Highlights of the Rual Health Statistics 2021- 2022:
According to the recent Rural Health Statistics Report recently released by The Ministry of Health and Family Welfare, there is a shortage of 83.2 per cent of surgeons, 74.2 per cent of obstetricians and gynaecologists, 79.1 per cent of physicians and 81.6 per cent of paediatricians. Less than half the PHC (45per cent) function on a 24×7 basis. Of the 5,480 functioning CHCs, only 541 have all four specialists. The requirement of physicians in the CHCS is 5,183. However, there is a shortfall of 4,087. This has grown from 3,881 shortfalls in 2019. The shortfall has increased by 27.7 per cent in one year. Under the category of Surgeons, the five states with maximum shortfall of physicians in CHC are Rajasthan, Uttar Pradesh, Gujarat, Odisha and Madhya Pradesh.
Under the category of Gynaecologists, the five states with maximum shortfall of physicians in CHC are Rajasthan, Uttar Pradesh, Gujarat, Madhya Pradesh and Tamil Nadu. The number of doctors required in Primary Health Centres in rural area is 24,918, and Chhattisgarh positions are vacant.
The shortfall of doctors in PHCS were the highest in Odisha, Rajasthan, Chhattisgarh, Uttar Pradesh and Karnataka.
The shortfall in the posts of health workers was 2 per cent. SC, PHC and CHC facilities are overburdened across the board. The Community Health Centres are considered as the backbone of rural health care system of India. These Centres should have at least thirty beds. They should cover at least four primary health centres with specialised services. Every Community Health Centre should be manned by four medical specialists such as physician, surgeon, gynaecologist and a paediatrician. The RHS estimates as of 31 March, 2022, has revealed that each Community Health Centres (CHC) caters to 164027 people, against a norm of 80,000-1,20,000. The Primary Health Centre should consist of four to six beds, 14 subordinate paramedical staff. The RHS estimates as of 31 March, 2022, has revealed that each Primary Health Centres (PHC) caters to 36049 people, against a norm 20,000-30,000. Sub Centres are the most peripheral contact point between primary health care system and the community. It should consist of on HW (Female) or ANM and one HW (male).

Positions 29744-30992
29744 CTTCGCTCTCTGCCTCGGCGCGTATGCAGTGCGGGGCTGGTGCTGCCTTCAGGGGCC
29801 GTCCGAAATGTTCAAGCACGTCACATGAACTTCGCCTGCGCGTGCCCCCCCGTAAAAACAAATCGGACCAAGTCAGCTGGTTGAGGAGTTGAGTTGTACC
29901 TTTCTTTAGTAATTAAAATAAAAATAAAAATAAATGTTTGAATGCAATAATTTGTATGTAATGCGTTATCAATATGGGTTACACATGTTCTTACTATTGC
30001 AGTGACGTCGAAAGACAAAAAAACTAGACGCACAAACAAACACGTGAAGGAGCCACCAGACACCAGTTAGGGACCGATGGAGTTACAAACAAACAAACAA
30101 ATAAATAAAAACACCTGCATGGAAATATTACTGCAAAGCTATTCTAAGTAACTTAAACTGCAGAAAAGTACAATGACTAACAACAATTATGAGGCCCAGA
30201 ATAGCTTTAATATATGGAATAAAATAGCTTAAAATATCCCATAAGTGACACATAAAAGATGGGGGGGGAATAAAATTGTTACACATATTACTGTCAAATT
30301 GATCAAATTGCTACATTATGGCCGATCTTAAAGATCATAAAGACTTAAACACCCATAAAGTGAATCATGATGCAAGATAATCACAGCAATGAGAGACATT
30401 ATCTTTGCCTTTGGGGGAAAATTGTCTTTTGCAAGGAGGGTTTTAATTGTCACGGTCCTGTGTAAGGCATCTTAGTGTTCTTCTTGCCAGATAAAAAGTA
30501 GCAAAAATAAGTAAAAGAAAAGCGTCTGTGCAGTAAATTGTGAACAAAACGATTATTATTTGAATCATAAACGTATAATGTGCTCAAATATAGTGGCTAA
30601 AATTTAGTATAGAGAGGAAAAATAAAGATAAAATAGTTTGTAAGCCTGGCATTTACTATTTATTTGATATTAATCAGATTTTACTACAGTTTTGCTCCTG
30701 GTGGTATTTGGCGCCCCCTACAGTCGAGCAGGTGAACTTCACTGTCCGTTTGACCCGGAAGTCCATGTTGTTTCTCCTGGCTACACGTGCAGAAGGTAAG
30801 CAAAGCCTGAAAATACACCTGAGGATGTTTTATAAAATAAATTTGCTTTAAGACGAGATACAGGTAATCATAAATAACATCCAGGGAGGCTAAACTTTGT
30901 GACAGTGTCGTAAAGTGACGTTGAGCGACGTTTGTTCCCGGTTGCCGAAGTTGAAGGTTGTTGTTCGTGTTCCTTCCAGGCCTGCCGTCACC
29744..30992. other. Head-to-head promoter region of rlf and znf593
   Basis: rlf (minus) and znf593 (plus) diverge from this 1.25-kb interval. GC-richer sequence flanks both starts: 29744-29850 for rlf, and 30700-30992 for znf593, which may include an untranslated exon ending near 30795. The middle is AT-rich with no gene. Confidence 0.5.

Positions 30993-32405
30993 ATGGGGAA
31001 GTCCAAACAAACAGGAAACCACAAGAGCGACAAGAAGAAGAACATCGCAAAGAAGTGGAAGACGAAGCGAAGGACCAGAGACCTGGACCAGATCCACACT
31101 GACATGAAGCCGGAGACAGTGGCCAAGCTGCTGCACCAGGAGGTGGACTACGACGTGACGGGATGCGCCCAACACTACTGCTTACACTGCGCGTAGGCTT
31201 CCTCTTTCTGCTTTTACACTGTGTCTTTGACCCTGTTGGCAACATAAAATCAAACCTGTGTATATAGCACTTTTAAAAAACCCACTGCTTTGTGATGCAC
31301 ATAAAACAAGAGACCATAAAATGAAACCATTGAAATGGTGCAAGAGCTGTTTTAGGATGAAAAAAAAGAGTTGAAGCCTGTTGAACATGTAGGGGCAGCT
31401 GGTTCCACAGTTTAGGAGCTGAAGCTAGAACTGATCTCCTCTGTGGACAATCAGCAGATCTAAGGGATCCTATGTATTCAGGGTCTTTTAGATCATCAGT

National Rural Health Mission (NRHM)’s focus on expanding institutional deliveries did lead to a significant increase in the share of deliveries in health facilities. The Quality of delivery services in the public sector remain a concern, including difficulties in handling birth complications, shortfalls in emergency obstetric care facilities, shortages of key essential medicines, diagnostics, etc.
HW is Health Worker and ANM is Auxiliary Nurse Midwife. The RHS estimates as of 31 March, 2022, has revealed that each sub centre catered to an average of 5691 people, against a norm of 3,000-5,000. This, coupled with a human resource shortage (like auxiliary nurse midwives – ANM), plagues access to adequate and quality healthcare. The shortage was most pronounced in Uttar Pradesh, Gujarat, Himachal Pradesh, Odisha and Uttarakhand. SCs, PHCs and CHCs had more staff in 2021, at the height of the deadly second wave of COVID-19, as compared to now. CHCs are 30-bed block-level health facilities that are supposed to provide basic care related to surgery, gynaecology, paediatrics, and general medicine. There are 6,064 CHCs across India, and the Health Ministry has been unsuccessful in meeting the requirement for specialist doctors in most of these centres.